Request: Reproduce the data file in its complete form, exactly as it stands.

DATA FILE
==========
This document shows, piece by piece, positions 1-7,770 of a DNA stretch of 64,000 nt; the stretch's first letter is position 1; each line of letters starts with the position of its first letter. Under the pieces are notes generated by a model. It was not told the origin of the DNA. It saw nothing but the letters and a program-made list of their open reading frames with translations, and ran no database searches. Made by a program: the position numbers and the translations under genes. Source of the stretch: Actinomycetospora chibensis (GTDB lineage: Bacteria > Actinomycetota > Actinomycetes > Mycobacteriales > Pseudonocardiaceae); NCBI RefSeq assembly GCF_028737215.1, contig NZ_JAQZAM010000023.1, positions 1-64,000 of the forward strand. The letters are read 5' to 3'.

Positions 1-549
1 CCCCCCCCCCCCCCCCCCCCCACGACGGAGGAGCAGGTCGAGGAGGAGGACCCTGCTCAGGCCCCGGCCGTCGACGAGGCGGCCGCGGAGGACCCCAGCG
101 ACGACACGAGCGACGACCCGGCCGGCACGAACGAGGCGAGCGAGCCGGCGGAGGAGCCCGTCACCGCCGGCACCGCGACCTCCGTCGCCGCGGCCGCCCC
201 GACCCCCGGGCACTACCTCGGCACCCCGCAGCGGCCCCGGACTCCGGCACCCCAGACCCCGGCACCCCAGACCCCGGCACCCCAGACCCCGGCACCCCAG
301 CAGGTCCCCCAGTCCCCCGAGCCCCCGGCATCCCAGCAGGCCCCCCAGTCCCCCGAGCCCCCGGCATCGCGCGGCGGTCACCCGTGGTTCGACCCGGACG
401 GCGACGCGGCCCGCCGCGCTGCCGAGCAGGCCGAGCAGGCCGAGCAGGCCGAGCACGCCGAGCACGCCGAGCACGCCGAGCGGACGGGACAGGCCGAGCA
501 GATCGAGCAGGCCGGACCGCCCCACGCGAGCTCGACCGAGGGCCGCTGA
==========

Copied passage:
This document shows, piece by piece, positions 1-7,770 of a DNA stretch of 64,000 nt; the stretch's first letter is position 1; each line of letters starts with the position of its first letter. Under the pieces are notes generated by a model. It was not told the origin of the DNA. It saw nothing but the letters and a program-made list of their open reading frames with translations, and ran no database searches. Made by a program: the position numbers and the translations under genes. Source of the stretch: Actinomycetospora chibensis (GTDB lineage: Bacteria > Actinomycetota > Actinomycetes > Mycobacteriales > Pseudonocardiaceae); NCBI RefSeq assembly GCF_028737215.1, contig NZ_JAQZAM010000023.1, positions 1-64,000 of the forward strand. The letters are read 5' to 3'.

Positions 1-549
1 CCCCCCCCCCCCCCCCCCCCCACGACGGAGGAGCAGGTCGAGGAGGAGGACCCTGCTCAGGCCCCGGCCGTCGACGAGGCGGCCGCGGAGGACCCCAGCG
101 ACGACACGAGCGACGACCCGGCCGGCACGAACGAGGCGAGCGAGCCGGCGGAGGAGCCCGTCACCGCCGGCACCGCGACCTCCGTCGCCGCGGCCGCCCC
201 GACCCCCGGGCACTACCTCGGCACCCCGCAGCGGCCCCGGACTCCGGCACCCCAGACCCCGGCACCCCAGACCCCGGCACCCCAGACCCCGGCACCCCAG
301 CAGGTCCCCCAGTCCCCCGAGCCCCCGGCATCCCAGCAGGCCCCCCAGTCCCCCGAGCCCCCGGCATCGCGCGGCGGTCACCCGTGGTTCGACCCGGACG
401 GCGACGCGGCCCGCCGCGCTGCCGAGCAGGCCGAGCAGGCCGAGCAGGCCGAGCACGCCGAGCACGCCGAGCACGCCGAGCGGACGGGACAGGCCGAGCA
501 GATCGAGCAGGCCGGACCGCCCCACGCGAGCTCGACCGAGGGCCGCTGA